relevant scales much larger than the Hubble radius around the bounce, which means that the spectrum (16)
can be used in an expanding background long after the bounce.
The authors in [7] showed that the spectrum of the gravitational potential Φ, generated before the bounce
is nearly scale-invariant for 0 < p 1, i.e., nΦ − 1 = −2p/(1 − p). A number of authors argued [32–35]
that this corresponds to the growing mode in the contracting phase but to the decaying mode in the expanding
phase. Cartier [43] recently performed detailed numerical analysis using nonsingular perturbation equations
and found that in the case of the α -regularized bounce both Φ and R exhibit the highly blue-tilted spectrum
(16) long after the bounce. It was numerically shown that the dominant mode of the gravitational potential
is fully converted into the post-bounce decaying mode. Similar conclusions have also been reached in
investigations of perturbations in other specific non-singular models [44]. Arguments can given that the
comoving curvature perturbation is conserved for adiabatic perturbations on large scales under very general
conditions [32, 45].
Nevertheless we have to caution that these studies are based on non-singular four-dimensional bounce
models and in the Ekpyrotic/Cyclic model the bounce is only non-singular in a higher-dimensional completion of the model [46]. The ability of the Ekpyrotic/Cyclic model to produce a scale-invariant spectrum
of curvature perturbations after the bounce relies on this higher-dimensional physics being fundamentally
different from conventional four-dimensional physics, such that the growing mode of Φ in the contracting
phase does not decay after the bounce [47].
3 Dark energy
In the previous section we have discussed the role of higher-order string corrections to the tree-level action
in the context of an early universe. Recent observations show that the present universe is dominated by
dark energy responsible for an accelerated expansion. When the universe is dominated by a phantom matter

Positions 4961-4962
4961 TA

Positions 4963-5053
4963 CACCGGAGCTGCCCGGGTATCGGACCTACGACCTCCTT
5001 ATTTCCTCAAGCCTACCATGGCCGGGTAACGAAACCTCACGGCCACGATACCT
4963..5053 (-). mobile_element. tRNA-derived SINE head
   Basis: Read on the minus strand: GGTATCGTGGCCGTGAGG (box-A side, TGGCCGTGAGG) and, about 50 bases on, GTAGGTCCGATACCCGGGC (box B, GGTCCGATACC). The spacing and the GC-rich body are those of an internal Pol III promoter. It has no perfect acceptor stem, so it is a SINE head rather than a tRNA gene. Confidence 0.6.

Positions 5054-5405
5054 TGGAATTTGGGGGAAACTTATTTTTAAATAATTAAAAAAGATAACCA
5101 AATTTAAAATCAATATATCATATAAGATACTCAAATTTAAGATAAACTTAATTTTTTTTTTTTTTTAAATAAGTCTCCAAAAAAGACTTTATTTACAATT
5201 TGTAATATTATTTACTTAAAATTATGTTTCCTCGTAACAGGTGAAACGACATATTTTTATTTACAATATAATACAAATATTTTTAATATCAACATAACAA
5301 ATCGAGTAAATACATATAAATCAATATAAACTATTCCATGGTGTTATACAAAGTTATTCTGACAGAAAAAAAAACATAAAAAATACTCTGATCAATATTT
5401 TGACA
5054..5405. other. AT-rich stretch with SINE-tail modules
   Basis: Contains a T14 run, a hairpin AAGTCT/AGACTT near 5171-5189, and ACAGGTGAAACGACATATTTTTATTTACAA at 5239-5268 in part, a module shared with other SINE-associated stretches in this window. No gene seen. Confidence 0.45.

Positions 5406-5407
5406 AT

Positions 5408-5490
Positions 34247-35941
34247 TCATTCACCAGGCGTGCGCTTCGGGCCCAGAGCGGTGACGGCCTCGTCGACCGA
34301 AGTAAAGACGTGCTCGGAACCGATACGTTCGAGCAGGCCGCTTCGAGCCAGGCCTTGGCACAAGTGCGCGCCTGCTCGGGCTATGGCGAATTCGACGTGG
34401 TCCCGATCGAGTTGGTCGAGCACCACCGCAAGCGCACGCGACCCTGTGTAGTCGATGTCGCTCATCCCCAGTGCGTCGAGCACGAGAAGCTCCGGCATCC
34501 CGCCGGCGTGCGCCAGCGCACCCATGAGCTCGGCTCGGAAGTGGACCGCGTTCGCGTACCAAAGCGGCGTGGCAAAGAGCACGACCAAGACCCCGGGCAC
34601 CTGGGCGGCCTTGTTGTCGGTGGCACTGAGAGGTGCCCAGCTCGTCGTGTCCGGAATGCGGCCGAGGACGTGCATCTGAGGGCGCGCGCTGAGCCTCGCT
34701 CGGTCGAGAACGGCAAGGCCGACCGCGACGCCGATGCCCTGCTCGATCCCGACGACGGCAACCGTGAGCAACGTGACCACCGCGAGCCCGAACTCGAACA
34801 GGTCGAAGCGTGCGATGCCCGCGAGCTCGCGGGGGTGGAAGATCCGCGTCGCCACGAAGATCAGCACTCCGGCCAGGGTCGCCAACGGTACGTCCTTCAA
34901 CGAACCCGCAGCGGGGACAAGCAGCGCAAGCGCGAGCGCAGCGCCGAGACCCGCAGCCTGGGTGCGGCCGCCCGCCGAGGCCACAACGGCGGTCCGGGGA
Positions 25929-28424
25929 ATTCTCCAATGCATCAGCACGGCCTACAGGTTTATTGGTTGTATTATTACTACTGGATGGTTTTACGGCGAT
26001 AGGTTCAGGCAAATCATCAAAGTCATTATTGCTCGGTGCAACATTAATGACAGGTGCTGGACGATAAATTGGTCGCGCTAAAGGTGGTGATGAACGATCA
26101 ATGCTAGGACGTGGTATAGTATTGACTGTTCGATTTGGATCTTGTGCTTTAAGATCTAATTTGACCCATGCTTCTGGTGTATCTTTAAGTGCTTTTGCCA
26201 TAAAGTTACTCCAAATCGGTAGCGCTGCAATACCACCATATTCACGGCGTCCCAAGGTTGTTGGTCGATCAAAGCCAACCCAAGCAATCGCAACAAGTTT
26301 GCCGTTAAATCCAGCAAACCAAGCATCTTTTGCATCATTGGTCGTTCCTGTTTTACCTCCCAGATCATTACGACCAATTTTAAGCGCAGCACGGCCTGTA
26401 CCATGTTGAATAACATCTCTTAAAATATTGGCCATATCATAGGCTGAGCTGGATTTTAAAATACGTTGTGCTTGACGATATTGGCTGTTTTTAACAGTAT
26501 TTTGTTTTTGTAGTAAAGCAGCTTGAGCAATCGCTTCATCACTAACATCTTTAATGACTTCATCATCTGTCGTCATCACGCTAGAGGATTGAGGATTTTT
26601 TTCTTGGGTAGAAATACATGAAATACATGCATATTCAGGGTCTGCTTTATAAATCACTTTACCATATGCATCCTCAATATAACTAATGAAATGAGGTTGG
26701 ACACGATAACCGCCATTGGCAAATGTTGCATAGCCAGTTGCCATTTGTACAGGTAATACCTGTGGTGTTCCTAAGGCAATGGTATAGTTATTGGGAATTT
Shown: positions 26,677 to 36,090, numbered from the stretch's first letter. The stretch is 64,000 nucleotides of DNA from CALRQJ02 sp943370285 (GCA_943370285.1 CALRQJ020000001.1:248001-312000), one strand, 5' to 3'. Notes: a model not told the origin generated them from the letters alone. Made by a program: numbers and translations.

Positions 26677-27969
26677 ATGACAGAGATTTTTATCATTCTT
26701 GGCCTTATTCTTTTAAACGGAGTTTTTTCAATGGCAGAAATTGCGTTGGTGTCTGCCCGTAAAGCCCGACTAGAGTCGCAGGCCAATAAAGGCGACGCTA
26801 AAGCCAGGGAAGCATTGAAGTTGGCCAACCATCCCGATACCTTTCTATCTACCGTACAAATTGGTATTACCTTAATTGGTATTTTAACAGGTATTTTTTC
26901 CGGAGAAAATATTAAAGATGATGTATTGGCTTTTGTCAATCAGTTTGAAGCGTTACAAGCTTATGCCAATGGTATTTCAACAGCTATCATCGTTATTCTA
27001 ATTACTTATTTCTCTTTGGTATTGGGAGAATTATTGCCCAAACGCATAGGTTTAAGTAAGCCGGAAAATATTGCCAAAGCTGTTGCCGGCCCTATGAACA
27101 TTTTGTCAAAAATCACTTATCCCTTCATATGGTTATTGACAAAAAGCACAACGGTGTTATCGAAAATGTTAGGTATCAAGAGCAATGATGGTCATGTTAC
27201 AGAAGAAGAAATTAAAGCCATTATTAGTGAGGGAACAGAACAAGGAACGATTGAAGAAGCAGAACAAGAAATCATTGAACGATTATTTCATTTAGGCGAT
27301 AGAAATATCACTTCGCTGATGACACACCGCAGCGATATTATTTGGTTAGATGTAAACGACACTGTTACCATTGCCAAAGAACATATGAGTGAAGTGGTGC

(w < −1), this leads to the growth of the energy and curvature invariants. In such a circumstance higherorder string corrections may be important when the energy scale grows up to a Planck one. We are interested
in the effect of such corrections around the Big Rip singularity. In fact the Big Rip singularity can be avoided
in the presence of such corrections as we will see in this section. We shall also derive cosmological solutions
for an effective string Lagrangian together with a barotropic perfect fluid.
Our starting action is the generalization of (1):
S=
√
1
1
2
(φ)
(φ)
f (φ, R) − ω(φ)(∇φ) − V (φ) + ξ(φ)Lc + Lm ,
d x −g
2
2
D
(18)
where φ is a scalar field corresponding either to the dilaton or to another modulus, and f is a generic function
of the scalar field and the Ricci scalar R. ω, ξ and V are functions of φ. In this section we do not consider
(φ)
the cosmological dynamics in the presence of the field potential V . Lm is the Lagrangian of a barotropic
perfect fluid with energy density ρ and pressure density p. We assume that the barotropic index, w ≡ p/ρ,
is a constant. In general the fluid can be coupled to the scalar field φ. The α -order quantum corrections are
encoded in the term
L(φ)
= a1 Rαβµν Rαβµν + a2 Rµν Rµν + a3 R2 + a4 (∇φ)4 ,
c
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(19)
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308
S. Tsujikawa: Cosmologies from higher-order string corrections
where ai are coefficients depending on the string model one is considering. We are most interested in the
Gauss-Bonnet parametrization (a1 = a3 = 1, a2 = −4 and a4 = −1) discussed in the previous section,
but we keep the coefficients general in deriving basic equations.
For a flat FRW background with a scale factor a, we obtain the Friedmann equation [23, 40]
d(d − 1)F H 2 = RF − f − 2dH Ḟ + 2(ρ + ρφ + ξρc ),
(20)
where d = D − 1 and
ρφ = (ω/2)φ̇2 + V,
(21)
ρc = 3a4 φ̇4 − d[4c1 ΞH 3 + (d − 3)c1 H 4 + c2 (2ΞH Ḣ + 2dH 2 Ḣ − Ḣ 2 + 2H Ḧ)].
(22)
˙ and
Here F ≡ ∂f /∂R, Ξ ≡ ξ/ξ,
c1 ≡ 2a1 + da2 + d(d + 1)a3 ,
c2 ≡ 4a1 + (d + 1)a2 + 4da3 .
(23)
In four dimensions (d = 3), the coefficients read c1 = 2a1 + 3a2 + 12a3 and c2 = 4(a1 + a2 + 3a3 ),
while the H 4 term in ρc vanishes. At low energy it was shown that the unique higher-order gravitational